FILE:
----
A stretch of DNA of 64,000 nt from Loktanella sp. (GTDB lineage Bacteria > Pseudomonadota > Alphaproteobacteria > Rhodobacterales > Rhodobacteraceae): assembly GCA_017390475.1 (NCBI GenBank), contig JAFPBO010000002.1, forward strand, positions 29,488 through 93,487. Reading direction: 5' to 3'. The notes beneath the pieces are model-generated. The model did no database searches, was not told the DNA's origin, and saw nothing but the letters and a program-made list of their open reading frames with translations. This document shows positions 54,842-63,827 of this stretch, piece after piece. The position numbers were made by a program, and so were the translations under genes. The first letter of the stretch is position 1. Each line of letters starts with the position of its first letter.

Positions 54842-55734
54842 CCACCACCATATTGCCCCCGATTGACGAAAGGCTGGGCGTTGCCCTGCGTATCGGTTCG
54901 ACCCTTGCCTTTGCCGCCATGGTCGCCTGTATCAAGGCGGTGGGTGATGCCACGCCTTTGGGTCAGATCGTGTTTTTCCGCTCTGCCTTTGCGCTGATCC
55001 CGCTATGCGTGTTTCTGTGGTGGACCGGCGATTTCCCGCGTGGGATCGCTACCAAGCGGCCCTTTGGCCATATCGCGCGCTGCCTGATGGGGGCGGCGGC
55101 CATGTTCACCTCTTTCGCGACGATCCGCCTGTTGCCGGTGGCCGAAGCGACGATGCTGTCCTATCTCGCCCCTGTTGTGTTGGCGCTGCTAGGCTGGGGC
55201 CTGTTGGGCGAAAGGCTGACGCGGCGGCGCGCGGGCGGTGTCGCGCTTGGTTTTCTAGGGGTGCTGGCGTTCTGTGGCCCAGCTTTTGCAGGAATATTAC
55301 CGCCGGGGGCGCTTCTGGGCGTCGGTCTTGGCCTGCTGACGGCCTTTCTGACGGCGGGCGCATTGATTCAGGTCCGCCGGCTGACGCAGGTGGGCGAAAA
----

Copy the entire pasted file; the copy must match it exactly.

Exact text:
A stretch of DNA of 64,000 nt from Loktanella sp. (GTDB lineage Bacteria > Pseudomonadota > Alphaproteobacteria > Rhodobacterales > Rhodobacteraceae): assembly GCA_017390475.1 (NCBI GenBank), contig JAFPBO010000002.1, forward strand, positions 29,488 through 93,487. Reading direction: 5' to 3'. The notes beneath the pieces are model-generated. The model did no database searches, was not told the DNA's origin, and saw nothing but the letters and a program-made list of their open reading frames with translations. This document shows positions 54,842-63,827 of this stretch, piece after piece. The position numbers were made by a program, and so were the translations under genes. The first letter of the stretch is position 1. Each line of letters starts with the position of its first letter.

Positions 54842-55734
54842 CCACCACCATATTGCCCCCGATTGACGAAAGGCTGGGCGTTGCCCTGCGTATCGGTTCG
54901 ACCCTTGCCTTTGCCGCCATGGTCGCCTGTATCAAGGCGGTGGGTGATGCCACGCCTTTGGGTCAGATCGTGTTTTTCCGCTCTGCCTTTGCGCTGATCC
55001 CGCTATGCGTGTTTCTGTGGTGGACCGGCGATTTCCCGCGTGGGATCGCTACCAAGCGGCCCTTTGGCCATATCGCGCGCTGCCTGATGGGGGCGGCGGC
55101 CATGTTCACCTCTTTCGCGACGATCCGCCTGTTGCCGGTGGCCGAAGCGACGATGCTGTCCTATCTCGCCCCTGTTGTGTTGGCGCTGCTAGGCTGGGGC
55201 CTGTTGGGCGAAAGGCTGACGCGGCGGCGCGCGGGCGGTGTCGCGCTTGGTTTTCTAGGGGTGCTGGCGTTCTGTGGCCCAGCTTTTGCAGGAATATTAC
55301 CGCCGGGGGCGCTTCTGGGCGTCGGTCTTGGCCTGCTGACGGCCTTTCTGACGGCGGGCGCATTGATTCAGGTCCGCCGGCTGACGCAGGTGGGCGAAAA